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Javascript | Displayable Outputs




Javascript can render data, code, or information in many different ways;

  • innerHTML can be used when writing into an HTML element

  • document.write() can be used when writing into an HTML elements output

  • window.alert() is used for writing information inside an alert box

  • console.log() for when you need to write to the browser's console


To access most HTML elements, Javascript will use the document.getElementById(id) method. This will allow the programmer to give an element a specific id, and change the values stored inside of that element at will. The id attribute will define the HTML element, but the innerHTML attribute will define the HTML content. The following code will add text to an element that holds no data, but does have an id set to tutorial. Changing the innerHTML value is one common way to display data inside HTML. You can create an empty element with a specific id assigned to it, and when needed javascript can trigger the element to be populated. You could render the elemener invisible, and cast it as visible using javascript when needed as well.

<!DOCTYPE html>
<html>
     <body>

          <h1>This is a Large Heading; h1</h1>
          <p>This is a normal paragraph</p>

          <p id="tutorial"></p>

          <script>
               document.getElementById("tutorial").innerHTML = James Patterson;
         
</script>

</body>
</html>

The h1 heading will be rendered first, then the p element with text, and finally a null p element will be rendered. Once the code reaches the javascript script tags, the null element will display James Patterson. You could place any kind of information to be stored this way. You can do calculations dynamically using javascript.




document.write() for inserting data or information into a certain part of the HTML document without the need to insert a null element. The script tags act as a variable, holding the information, and giving the programmer the ability to place the block of variable wherever is convenient at the time. The code below will insert the line , 11 concatened with a string variable, right after the paragraph element with text my first paragraph associated with it.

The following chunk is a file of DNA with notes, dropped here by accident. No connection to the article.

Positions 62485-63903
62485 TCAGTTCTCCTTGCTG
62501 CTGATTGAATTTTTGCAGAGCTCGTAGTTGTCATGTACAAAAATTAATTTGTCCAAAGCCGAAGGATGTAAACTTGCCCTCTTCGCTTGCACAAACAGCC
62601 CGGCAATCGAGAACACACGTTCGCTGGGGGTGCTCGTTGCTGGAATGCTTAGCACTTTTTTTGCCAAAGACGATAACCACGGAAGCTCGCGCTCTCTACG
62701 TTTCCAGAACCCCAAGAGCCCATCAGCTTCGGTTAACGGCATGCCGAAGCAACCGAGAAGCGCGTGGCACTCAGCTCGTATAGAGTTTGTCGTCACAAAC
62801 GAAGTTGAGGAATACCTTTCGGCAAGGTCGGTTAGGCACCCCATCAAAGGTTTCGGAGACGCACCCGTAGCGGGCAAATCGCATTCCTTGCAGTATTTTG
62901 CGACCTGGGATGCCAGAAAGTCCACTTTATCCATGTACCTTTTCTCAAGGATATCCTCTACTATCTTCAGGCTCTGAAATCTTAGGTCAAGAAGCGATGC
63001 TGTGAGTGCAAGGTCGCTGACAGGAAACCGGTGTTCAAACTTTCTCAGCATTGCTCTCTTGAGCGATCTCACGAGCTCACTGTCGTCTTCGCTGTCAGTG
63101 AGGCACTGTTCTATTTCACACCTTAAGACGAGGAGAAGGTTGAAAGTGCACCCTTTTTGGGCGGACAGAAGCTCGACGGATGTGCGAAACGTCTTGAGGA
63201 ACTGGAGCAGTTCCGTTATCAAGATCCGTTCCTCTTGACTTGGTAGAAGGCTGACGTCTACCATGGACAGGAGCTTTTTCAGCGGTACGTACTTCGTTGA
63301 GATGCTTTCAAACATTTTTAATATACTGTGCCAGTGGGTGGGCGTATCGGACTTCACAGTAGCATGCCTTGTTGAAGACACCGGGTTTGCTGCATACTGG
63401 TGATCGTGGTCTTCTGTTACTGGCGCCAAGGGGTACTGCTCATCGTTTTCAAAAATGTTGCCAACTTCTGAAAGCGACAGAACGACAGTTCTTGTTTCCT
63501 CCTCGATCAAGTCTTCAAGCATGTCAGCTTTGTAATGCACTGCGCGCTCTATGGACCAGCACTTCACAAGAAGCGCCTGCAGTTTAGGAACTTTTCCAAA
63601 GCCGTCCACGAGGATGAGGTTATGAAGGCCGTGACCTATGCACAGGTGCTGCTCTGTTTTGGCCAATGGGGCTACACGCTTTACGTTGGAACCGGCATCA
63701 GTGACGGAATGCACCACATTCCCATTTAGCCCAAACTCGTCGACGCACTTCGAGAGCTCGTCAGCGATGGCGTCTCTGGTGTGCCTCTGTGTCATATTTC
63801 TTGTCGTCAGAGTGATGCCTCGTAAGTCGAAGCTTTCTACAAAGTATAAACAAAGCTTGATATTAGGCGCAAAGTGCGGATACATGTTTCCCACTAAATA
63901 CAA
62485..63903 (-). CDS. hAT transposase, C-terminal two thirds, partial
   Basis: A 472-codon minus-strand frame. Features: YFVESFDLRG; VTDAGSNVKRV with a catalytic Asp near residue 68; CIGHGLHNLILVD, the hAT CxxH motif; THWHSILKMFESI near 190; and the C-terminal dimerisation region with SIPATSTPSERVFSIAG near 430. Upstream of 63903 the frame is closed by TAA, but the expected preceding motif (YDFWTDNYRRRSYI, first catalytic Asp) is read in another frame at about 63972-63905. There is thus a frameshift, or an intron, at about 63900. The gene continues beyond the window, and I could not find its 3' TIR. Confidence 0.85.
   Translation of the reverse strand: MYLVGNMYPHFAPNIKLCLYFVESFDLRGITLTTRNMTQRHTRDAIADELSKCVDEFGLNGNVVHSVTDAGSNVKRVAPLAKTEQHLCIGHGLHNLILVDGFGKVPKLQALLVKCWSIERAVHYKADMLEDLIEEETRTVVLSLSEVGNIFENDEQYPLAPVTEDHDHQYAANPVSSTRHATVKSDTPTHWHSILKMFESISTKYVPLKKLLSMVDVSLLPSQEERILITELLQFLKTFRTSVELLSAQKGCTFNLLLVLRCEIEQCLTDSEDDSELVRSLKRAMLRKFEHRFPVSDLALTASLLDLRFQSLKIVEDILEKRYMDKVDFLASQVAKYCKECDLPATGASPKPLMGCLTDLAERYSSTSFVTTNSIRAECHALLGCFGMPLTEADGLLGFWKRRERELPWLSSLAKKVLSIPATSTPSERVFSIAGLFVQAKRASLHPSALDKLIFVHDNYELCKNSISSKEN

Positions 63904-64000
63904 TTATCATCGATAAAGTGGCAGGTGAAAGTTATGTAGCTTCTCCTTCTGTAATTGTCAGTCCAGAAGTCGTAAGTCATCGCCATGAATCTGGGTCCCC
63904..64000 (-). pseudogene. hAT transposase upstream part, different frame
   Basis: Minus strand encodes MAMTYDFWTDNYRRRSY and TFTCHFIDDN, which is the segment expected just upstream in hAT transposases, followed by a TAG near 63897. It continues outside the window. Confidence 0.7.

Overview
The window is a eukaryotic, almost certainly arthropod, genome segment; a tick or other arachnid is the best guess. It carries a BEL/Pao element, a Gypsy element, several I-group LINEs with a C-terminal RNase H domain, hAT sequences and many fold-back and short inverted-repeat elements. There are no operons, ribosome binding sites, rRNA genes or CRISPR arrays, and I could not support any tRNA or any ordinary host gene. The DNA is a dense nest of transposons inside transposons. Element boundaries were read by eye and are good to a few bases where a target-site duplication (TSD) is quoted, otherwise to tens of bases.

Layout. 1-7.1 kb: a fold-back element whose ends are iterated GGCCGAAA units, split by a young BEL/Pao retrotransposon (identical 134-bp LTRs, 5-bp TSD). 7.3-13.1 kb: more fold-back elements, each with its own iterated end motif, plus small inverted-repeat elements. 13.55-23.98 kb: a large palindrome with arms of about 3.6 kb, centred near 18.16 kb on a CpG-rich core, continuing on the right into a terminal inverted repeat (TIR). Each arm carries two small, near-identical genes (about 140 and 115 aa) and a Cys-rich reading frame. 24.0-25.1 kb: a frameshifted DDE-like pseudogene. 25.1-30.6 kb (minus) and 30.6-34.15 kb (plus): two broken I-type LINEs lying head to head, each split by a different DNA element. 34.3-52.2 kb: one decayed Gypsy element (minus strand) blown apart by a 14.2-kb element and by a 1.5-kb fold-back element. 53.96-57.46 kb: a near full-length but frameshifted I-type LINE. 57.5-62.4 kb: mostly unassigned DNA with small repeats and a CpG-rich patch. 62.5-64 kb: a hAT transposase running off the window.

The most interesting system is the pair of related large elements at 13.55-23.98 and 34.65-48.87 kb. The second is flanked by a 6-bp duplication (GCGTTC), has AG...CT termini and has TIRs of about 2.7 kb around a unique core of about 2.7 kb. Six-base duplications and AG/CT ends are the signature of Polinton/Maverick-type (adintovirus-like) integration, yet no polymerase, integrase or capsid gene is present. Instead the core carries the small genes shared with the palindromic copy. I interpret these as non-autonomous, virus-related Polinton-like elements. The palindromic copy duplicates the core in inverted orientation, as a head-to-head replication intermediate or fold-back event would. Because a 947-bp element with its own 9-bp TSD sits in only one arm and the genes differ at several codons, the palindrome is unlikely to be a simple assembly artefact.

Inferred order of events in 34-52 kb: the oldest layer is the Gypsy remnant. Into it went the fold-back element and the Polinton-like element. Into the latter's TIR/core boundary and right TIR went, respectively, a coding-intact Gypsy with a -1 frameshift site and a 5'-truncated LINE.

<!DOCTYPE html>
<html>
     <body>

          <h2>My First Web Page</h2>
          <p>My first paragraph.</p>

          <script>
              document.write(5 + 6 + " concatened with a string variable");
          </script>


</body>
</html>

Although, document.write() should not be used after the HTML document has been fully loaded. Let us say, we create a button that will document.write(5 + 6) which will result in 11. The button will effectively delete all existing HTML elements on the HTML document, and the document will be replaced with only the number 11. The following code will illustrate this fact:

<!DOCTYPE html>
<html>
  <body>

    <h2>My First Web Page</h2>
    <p>My first paragraph.</p>

    <button type="button" onclick="document.write(5 + 6)">Try it</button>

  </body>
</html>

It is said that document.write() should only be used during testing or for testing purposes.




window.alert() can be used when you want to use an alert box to display all sorts of data.

<!DOCTYPE html>
<html>
  <body>

    <h2>My First Web Page</h2>
    <p>My first paragraph.</p>

    <script>
    window.alert(5 + 6 + ": It is annoying to just have a window pop up");
    </script>

  </body>
</html>

The window.alert() can be used with buttons, but displaying a window alert automatically is annoying and should not be done. I repeat, avoid using the window.alert() without the use of a button assigned to it. Your users will be annoyed, and frequent your web application a lot less if you apply automatic window alerts.




console.log() is for debugging purposes only, and the console.log() method will display data via the web browser's console.

<!DOCTYPE html>
<html>
  <body>

    <h2>Activate debugging with F12</h2>

    <p>Select "Console" in the debugger menu.</p>

    <script>
      console.log("James is a genius! Nah, not really");
    </script>

  </body>
</html>



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